8 Highly Unusual Writing Residencies
All Clearly Better than Being on Display at the Mall of America
This year, the Mall of America turns 25—and in order to celebrate itself (I suppose), the monument to American consumerist enterprise is holding a contest for a Writer-in-Residence, who will “spend five days deeply immersed in the Mall atmosphere while writing on-the-fly impressions in their own words,” as well as doubling as a tourist attraction, sitting at their desk for at least four hours a day, with their work “displayed in almost-real time on a large monitor at the workspace.” Work that the Mall will then own, of course. Honestly? This is so weird that someone should actually do it. After all, just because they’ll own whatever you write during the five days you’re trapped there, doesn’t mean the experience won’t turn into a dope novel later. But in case you don’t want to write at a desk in front of tourists, here are a few other highly unusual, but definitely less frightening writers’ residencies to consider applying for (or at least, in the case of bygone programs, pine over).
Fremont Bridge Residency
In 2016, the city of Seattle invited poets and essayists to apply to write in the Fremont Bridge. Yes, in the bridge—or more precisely, in a studio in the bridge’s northwest control tower. I think it’s clear that the hardest thing about this residency would be resisting all the obvious metaphors.
Need clean lines and a futuristic mindset in order to finish your literary project? Now you can live in one of seven hyper-modern treehouses, each designed by a different international architecture firm, overlooking Lake Geneva and the Alps. There’s also an eighth treehouse that serves as kitchen and common area. Residents can stay for two weeks or up to six months, depending on their project, and the foundation pays 1,200 Swiss Francs a month, which is about what I’d guess it would normally cost a night to stay in a place like this.
Speaking of treehouses, here’s one that looks a bit more like what you put together in the woods behind your house—although still a lot better. Outlandia is a completely off-grid workspace, up a mountain in Glen Nevis, Lochaber, Scotland, open to creatives of all types—though they are seeking residents with “experimental, radical approaches to a challenging natural and working environment” and “proposals that engage with the tensions around nature, industry, tourism and heritage.”
Lots of National Parks have writing residencies, but this Alaskan wilderness retreat is a little different. Instead of just being sequestered in a cabin in the woods, “residents are paired with a wilderness ranger, with whom they explore the national forests, parks, or refuges, while assisting with research, fieldwork, and other light ranger duties.” In case you’re a writer who has always secretly wanted to be a park ranger in the wildest, weirdest state.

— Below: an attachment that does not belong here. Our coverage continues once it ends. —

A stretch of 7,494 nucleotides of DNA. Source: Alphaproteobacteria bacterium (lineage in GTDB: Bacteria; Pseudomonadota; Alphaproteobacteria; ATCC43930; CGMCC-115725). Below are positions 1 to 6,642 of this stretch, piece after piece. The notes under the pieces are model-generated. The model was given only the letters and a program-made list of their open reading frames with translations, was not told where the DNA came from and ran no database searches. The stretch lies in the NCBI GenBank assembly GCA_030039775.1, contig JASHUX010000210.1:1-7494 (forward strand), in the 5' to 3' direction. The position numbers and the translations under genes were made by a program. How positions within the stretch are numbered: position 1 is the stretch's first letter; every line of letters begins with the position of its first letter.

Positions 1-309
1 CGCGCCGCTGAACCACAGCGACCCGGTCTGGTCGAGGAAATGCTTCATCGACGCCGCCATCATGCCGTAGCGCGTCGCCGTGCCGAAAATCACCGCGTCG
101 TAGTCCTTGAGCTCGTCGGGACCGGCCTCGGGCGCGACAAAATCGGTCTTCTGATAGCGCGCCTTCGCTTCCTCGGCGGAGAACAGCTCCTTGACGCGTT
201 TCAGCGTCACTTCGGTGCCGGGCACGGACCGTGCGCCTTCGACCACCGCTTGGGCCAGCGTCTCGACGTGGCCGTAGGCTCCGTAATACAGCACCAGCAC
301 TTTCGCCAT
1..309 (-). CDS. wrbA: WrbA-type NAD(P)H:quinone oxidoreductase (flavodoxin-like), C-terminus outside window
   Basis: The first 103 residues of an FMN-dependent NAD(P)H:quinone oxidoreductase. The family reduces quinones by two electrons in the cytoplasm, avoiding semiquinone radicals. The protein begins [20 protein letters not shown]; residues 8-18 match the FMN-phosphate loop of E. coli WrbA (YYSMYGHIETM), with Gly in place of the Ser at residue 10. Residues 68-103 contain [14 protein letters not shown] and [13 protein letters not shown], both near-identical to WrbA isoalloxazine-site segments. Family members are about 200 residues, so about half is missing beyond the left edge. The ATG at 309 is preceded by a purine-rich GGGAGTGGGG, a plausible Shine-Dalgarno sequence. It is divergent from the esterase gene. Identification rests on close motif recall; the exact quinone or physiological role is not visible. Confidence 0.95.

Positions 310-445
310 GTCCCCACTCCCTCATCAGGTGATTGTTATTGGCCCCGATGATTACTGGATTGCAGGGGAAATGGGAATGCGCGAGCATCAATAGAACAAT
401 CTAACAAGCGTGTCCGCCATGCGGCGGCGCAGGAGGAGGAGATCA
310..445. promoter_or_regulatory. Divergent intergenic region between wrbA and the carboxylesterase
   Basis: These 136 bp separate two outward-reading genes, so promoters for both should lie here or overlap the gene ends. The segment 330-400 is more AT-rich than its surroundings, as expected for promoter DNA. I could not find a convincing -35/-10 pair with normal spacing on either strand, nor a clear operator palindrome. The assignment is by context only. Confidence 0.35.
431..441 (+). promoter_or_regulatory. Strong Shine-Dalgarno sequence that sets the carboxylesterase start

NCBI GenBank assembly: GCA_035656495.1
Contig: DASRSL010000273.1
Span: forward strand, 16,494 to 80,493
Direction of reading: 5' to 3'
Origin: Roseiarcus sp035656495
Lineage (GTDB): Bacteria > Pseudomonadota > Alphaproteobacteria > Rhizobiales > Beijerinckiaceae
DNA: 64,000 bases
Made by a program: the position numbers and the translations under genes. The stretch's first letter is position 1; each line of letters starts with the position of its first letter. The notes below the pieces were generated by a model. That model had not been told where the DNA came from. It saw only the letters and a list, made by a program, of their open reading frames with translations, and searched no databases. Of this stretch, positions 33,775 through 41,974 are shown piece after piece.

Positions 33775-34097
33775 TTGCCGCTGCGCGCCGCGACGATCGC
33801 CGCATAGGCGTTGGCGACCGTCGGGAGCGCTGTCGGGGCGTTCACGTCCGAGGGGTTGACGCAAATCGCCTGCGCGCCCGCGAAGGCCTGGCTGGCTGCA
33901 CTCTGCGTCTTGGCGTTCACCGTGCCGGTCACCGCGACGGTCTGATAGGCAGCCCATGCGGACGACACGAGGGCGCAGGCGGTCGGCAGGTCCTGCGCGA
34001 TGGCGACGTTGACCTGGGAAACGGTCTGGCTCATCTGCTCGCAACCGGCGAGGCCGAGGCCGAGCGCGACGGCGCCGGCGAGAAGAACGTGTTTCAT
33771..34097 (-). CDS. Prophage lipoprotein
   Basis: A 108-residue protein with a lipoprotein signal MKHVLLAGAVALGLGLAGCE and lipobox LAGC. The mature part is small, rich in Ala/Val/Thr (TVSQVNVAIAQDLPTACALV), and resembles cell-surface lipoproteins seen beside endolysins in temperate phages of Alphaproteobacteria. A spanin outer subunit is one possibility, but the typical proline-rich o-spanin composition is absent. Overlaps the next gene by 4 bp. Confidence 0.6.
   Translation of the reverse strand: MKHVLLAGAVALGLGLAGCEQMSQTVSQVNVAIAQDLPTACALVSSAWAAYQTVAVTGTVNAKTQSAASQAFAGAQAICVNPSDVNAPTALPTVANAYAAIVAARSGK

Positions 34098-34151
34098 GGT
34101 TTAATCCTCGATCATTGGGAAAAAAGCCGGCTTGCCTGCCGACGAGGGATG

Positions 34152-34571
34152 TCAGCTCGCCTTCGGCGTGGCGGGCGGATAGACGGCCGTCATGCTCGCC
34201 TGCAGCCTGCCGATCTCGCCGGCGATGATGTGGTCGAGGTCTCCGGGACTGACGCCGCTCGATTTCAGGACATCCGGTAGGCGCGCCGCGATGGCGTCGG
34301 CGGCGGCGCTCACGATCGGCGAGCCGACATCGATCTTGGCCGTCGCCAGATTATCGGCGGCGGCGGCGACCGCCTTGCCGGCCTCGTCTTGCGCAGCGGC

If your dream is to lock yourself away in a distant castle and write that novel about a girl locked away in a distant castle, writing that novel about, ahem, okay, anyway, this is the residency for you. But honestly, the strangest thing about it isn’t that you get to live in a 17th-century Scottish castle once inhabited by the poet William Drummond—it’s that you can’t apply, or even get information about applying, online. You have to send away for a packet. How charming. Also charming, of course, is the silence, the solitude, and, as Pauls Toutonghi put it, “the lasting magic of William Drummond, the thing worth celebrating. The poet’s sanctuary—the physical embodiment of the poetry, itself—turned out to be as much a part of his life’s work as anything else. His legacy was manifold. Though time could ‘close the thousand mouths of fame,’ the castle would endure—unbreachable even by celebrity—its pale pink limestone walls standing as sanctuary above the meandering currents of the Esk.” Oh and by the way, here’s another residency in a castle—this one’s in Poland.
If your writing has a strong relationship to the natural world, you might consider immersing yourself in an ancient forest for a couple of weeks. As part of Oregon State’s Long-Term Ecological Reflections program, which seeks to create a two-hundred year record (2003-2203) of humanity’s interactions and experiences with the forest, writers can live at the H.J. Andrews Experimental Forest in Oregon, wander the woods, interact with the scientists, and, of course, write.
Famously, the Amtrak Residency was born when Alexander Chee tweeted that he wished there was one. Though it got a medium amount of flak over the fine print, the residency was still a good idea—writing on the train for hundreds of miles! Romance is not dead! Scenery, etc. Delicious, delicious train food. Anyway, the residency has been put on hold for the moment. Maybe someone should tweet at them?
You know what’s unusual? Antarctica. The National Science Foundation’s Antarctic Artists and Writers Program sends writers and artists to the frozen tundra—a place few people ever have access to. The program is “specifically designed to increase the public’s understanding and appreciation of the Antarctic and human endeavors on the southernmost continent.” I think this would either be deeply inspiring or drive you completely mad.